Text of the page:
- The image rotation issue is bugging me. Should try to solve that before moving on, otherwise, the media library will be a huge mess.
- Automatically rotating the images in Wordpress doesn't seem to be an option. I tried this plug-in, but it caused the API calls to fail. Rotating it within Wordpress also seems to remove a fair amount of the EXIF data. That's not a huge deal, but it's slow and manual.
- Installed pillow in the virtual env.
- This post helped me read the EXIF information from the image, I am most interested in "Orientation" at this point.
- Things I learned about rotating images with pillow
- Image.rotate(270) rotated the image, but kept the original dimensions, resulting in some clipping. This article explains this pretty clearly and talks about the "expand" option.
- Image.transpose(Image.ROTATE_270) did what I expected it to do.
- EXIF data does not get preserved in the new image. piexif seems to be the answer! There's an example here of rotating an image based on the EXIF orientation value (and removing that value). I'm tried the same, but changed the value to "1" and it seemed to work fine both locally and after upload to Wordpress.
- Rotated images were smaller than the original. That was due to the quality setting when saved. I set it at 93 rather than the default 75.
- upload-images.py is not uploading properly rotated images to wordpress! The code could use some refactoring though.
- Some of the photos in my library are massive. I've been testing with one that is about 8MB. I added a variable for the save quality.
Before I go much further, I want to set up a test environment rather than subjecting my personal site to the abuse repeatedly uploading and deleting images...
- Create a copy of my site
- Create a test set of images and JSON files (instead of trying to upload 2000 pictures every time)
- Modify script to take a directory name and attempt to upload everything in it.
- Log file name, the uploaded URL, and (wordpress) image ID to upload.log file.
- Problem: Many images are not rotated properly. I have a feeling this might require manual intervention. :(
- Spent time trying to install python packages (I want requests). I tried just putting the requests directory here, but there are a lot of dependencies.
- I stopped avoiding the inevitable and installed python 3
- Also installed pipenv
- Successfully sent an image to wordpress, thanks stackoverflow! Also updated the meta data on the image.
- Here's how I'm thinking this will work:
- Part 1, upload all the images.
- Just point a script at a directory with a bunch of images, upload every one of them
- Keep a log file with a line for each file containing the file name, the uploaded URL, and maybe the image ID
- Maybe keep a separate error log
- Maybe convert the "success log" to a JSON file
- Part 2, update all the meta data for the uploaded files from the photo_...json files (meta data is sparse on a lot of photos). This could be driven off of the log file created above.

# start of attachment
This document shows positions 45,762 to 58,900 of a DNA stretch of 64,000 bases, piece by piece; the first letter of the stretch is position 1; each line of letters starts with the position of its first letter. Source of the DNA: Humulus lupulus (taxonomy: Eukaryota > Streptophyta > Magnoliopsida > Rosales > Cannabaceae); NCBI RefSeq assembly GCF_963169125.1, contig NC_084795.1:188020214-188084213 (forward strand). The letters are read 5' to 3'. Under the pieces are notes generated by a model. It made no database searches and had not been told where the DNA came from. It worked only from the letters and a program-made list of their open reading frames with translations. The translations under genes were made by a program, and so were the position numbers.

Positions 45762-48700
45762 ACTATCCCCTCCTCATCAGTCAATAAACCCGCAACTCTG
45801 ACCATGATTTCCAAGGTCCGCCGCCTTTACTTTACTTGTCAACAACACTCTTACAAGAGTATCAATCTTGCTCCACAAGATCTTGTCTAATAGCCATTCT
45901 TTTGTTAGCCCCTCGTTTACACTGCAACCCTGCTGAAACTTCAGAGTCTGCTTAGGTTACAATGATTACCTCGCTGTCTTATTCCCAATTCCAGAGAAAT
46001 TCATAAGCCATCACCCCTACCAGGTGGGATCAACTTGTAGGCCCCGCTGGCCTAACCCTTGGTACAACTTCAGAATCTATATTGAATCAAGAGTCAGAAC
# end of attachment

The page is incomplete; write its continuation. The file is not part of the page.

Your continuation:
- Title = name
- Description = description + date_taken + tag list?
- Comments? Can I get the comments in there somehow?
- Part 3, create albums from the albums.json file.
- Each album will be a new post with a gallery?
- Category = flickr
- Title = title
- Description = description
- There is a cover photo in the json file, maybe that can be the featured photo?
- Things I'm going to lose
- Notes: Some photos have notes, I'm just going to ignore them
- Sets & galleries. I never had any of these on flickr, so no loss for me.
- Testimonials... meh.
- Privacy settings. I know I have a bunch of photos that were friends & family or private. I'm thinking I'm OK opening it up now. However, I might want to make note of which ones were not public in the log files I'm producing so I can go back and look at them.
- Part 1, upload all the images.
- Started to get API call for image upload working in Python
- Looks like the requests library might be the one to use for accessing the API
The journey of a thousand miles begins with one step.
- Initialize a repository with the requisite README, LICENSE and worklog.
- Did some analysis of how this might work:
- There's a flickr-to-wp plugin. It hasn't been updated since 2011 though. This takes photos directly from Flickr, so not exactly what I want to do.
- I think things should map out like this:
- Photos get uploaded as media.
- There is no native tag support for media, but there is a plugin, an alternative might be to create albums for each tag, or just put in tag as hash tags in the descriptions.
- Albums are represented by posts with galleries
- Comments, not sure what to do here. Could attempt to add as actual comments
- The author names would require a call to Flickr since they don't seem to be included in the data
- Does anyone care about these comments?
- Managed to upload an image file to my WP instance with CURL
curl --request POST \ --url https://jpreardon.com/wp-json/wp/v2/media \ --header "cache-control: no-cache" \ --header "content-disposition: attachment; filename=test1.jpg" \ --header "authorization: Basic [Base 64 encoded application password]" \ --header "content-type: image/jpeg" --data-binary "@test.jpg" \ --location
- Not exactly sure how to add descriptions and such, that might need to get done with a subsequent post (someone on the internet said that)